Grounds of Appeal from Verdicts

From Criminal Law Notebook
Jump to: navigation, search

Crown Appeal

The Crown can generally appeal where there is an error in law. The Crown has a limited appeal on the basis of questions of fact. This includes appeals for unreasonable verdict.[1] However, the Crown cannot appeal on issues of credibility unless it amount to an error in law.

The sufficiency of the evidence is a question of fact and not a question of law from which the Crown can appeal.[2]

Failure to draw inferences of intent or guilt from the facts is an error of fact.[3]

There is no right to appeal by Crown for "reasonable verdict".[4] This includes unreasonable assessements of credibility.[5]

  1. R v Kendall, 2005 CanLII 21349 (ON CA), [2005] O.J. No. 2457 (Ont. C.A.), at para 46
  2. R v Sunbeam Corp., 1968 CanLII 33 (SCC), [1969] S.C.R. 221, at pp. 230-238
    R v Lampard, 1969 CanLII 695 (SCC), [1969] S.C.R. 373, at pp. 379-381
    R v Whynot (1983), 9 C.C.C. (3d) 449 (N.S.C.A.), at pp. 450-451
    R v Schuldt, 1985 CanLII 20 (SCC), [1985] 2 S.C.R. 592, at pp. 610-611
    R v Roman, 1989 CanLII 113 (SCC), [1989] 1 S.C.R. 230, at pp. 231-232
    R v B(G), 1990 CanLII 115 (SCC), [1990] 2 S.C.R. 57, at pp. 69-71
    R v Blundon (1993), 1993 CanLII 7785 (NL CA), 84 C.C.C. (3d) 249 (Nfld.C.A.), at pp. 276-280
    R v Tortone, 1993 CanLII 57 (SCC), [1993] 2 S.C.R. 973, at pp. 985-987
    R v Kent, 1994 CanLII 62 (SCC), [1994] 3 S.C.R. 133, at p. 141-143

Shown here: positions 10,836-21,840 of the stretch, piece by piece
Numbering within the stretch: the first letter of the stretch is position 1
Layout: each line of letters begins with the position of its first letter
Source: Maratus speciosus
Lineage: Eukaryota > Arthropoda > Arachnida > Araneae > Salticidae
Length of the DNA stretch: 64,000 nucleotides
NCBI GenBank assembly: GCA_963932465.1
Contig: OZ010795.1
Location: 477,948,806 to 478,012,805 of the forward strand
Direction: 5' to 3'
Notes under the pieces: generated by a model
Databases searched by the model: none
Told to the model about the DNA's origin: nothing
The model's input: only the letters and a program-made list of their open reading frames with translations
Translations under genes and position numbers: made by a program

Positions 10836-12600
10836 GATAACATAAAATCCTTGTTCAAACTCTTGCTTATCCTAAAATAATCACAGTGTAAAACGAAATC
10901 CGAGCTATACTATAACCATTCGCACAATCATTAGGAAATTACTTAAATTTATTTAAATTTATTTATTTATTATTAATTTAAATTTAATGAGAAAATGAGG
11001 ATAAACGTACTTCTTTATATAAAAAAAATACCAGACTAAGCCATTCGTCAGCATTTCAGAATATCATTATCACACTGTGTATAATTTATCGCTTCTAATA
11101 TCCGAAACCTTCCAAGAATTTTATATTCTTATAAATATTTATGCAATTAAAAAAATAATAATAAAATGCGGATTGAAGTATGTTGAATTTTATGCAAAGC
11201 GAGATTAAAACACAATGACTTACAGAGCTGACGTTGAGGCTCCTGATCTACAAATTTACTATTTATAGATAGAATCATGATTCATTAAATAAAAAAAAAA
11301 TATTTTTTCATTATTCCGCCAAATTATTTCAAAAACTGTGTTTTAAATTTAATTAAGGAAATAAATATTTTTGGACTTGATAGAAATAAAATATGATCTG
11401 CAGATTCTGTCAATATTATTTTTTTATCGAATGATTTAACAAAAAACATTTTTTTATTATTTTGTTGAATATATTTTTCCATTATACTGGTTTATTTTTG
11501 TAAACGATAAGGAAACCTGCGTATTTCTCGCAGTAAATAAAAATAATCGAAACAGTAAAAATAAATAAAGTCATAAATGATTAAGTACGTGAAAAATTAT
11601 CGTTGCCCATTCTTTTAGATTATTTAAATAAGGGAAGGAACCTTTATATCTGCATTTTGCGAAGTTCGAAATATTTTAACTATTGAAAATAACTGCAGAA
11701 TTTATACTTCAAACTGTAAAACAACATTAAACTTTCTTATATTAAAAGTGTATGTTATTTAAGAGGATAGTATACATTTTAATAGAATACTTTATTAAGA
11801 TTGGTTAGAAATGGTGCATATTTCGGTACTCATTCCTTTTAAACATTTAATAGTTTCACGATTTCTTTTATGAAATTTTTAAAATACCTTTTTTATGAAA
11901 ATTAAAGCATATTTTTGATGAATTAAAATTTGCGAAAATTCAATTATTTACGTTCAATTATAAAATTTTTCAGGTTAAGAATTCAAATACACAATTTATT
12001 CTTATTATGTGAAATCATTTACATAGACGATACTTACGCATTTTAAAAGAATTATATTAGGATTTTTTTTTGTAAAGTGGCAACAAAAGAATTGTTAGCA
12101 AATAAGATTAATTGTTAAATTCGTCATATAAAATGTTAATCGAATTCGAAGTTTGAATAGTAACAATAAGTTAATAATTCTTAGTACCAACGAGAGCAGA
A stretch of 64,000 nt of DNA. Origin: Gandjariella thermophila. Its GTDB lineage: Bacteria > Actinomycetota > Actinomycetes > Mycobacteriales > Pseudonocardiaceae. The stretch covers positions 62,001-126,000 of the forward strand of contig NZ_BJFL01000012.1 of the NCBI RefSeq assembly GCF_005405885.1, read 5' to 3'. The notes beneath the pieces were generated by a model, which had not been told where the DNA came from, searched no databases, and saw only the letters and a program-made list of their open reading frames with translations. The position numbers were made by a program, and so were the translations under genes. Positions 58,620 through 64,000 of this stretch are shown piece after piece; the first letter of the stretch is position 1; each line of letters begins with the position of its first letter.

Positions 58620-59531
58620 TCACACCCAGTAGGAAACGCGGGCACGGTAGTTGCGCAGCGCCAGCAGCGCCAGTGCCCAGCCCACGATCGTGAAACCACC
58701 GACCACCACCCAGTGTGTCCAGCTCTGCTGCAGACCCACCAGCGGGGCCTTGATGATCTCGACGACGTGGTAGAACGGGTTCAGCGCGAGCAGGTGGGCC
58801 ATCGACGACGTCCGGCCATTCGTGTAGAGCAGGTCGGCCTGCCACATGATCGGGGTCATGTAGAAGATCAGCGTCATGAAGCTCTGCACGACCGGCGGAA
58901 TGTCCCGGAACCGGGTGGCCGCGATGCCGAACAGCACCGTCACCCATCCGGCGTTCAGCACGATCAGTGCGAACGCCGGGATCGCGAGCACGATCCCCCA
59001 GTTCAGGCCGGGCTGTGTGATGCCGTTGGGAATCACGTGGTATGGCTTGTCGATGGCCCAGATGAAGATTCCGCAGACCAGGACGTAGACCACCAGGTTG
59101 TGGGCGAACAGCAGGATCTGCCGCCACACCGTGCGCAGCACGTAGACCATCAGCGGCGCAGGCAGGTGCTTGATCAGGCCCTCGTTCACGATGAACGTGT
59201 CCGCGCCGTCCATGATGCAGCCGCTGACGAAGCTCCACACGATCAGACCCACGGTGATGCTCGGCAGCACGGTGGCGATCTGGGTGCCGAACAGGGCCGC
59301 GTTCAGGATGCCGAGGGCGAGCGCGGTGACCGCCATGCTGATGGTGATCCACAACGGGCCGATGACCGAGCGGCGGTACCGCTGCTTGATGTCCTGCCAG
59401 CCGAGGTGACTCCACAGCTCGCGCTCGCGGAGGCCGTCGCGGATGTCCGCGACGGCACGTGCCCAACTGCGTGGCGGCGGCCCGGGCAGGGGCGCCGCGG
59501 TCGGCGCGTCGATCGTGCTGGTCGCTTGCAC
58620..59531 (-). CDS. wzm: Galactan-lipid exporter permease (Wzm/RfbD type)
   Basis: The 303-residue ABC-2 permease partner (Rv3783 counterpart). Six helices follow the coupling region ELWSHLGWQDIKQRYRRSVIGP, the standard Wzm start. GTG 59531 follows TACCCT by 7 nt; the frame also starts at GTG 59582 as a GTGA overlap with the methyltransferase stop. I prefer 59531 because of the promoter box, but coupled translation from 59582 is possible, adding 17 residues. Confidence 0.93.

3. Lampard, supra Sunbeam, supra
  4. R v RGB, 2012 MBCA 5 (CanLII) at para 8
  5. RGB, ibid. at para 9

Available Grounds

Defence Appeal

Part XVIII of the Criminal Code addresses the power and procedure for appeals. Appeals of indictable offences are appealed to the provincial Court of Appeal. The Defence can appeal both issues of fact and law.(ss. 675 and 676)

The powers of the Court of Appeal to interfere with a conviction on a appeal are stated under s.686:

686. (1) On the hearing of an appeal against a conviction or against a verdict that the appellant is unfit to stand trial or not criminally responsible on account of mental disorder, the court of appeal

(a) may allow the appeal where it is of the opinion that
(i) the verdict should be set aside on the ground that it is unreasonable or cannot be supported by the evidence,
(ii) the judgment of the trial court should be set aside on the ground of a wrong decision on a question of law, or
(iii) on any ground there was a miscarriage of justice;

...[(b) addresses where appeals can be dismissed]...

(c) may refuse to allow the appeal where it is of the opinion that the trial court arrived at a wrong conclusion respecting the effect of a special verdict, may order the conclusion to be recorded that appears to the court to be required by the verdict and may pass a sentence that is warranted in law in substitution for the sentence passed by the trial court; or
(d) may set aside a conviction and find the appellant unfit to stand trial or not criminally responsible on account of mental disorder and may exercise any of the powers of the trial court conferred by or referred to in section 672.45 in any manner deemed appropriate to the court of appeal in the circumstances.

...[(e) was repealed]
R.S., 1985, c. C-46, s. 686; R.S., 1985, c. 27 (1st Supp.), ss. 145, 203; 1991, c. 43, s. 9; 1997, c. 18, s. 98; 1999, c. 3, s. 52, c. 5, s. 26.


As noted in the language of s. 686, these standards apply equally to a appeal from a finding of NCR or finding against fitness to stand trial.

Available Grounds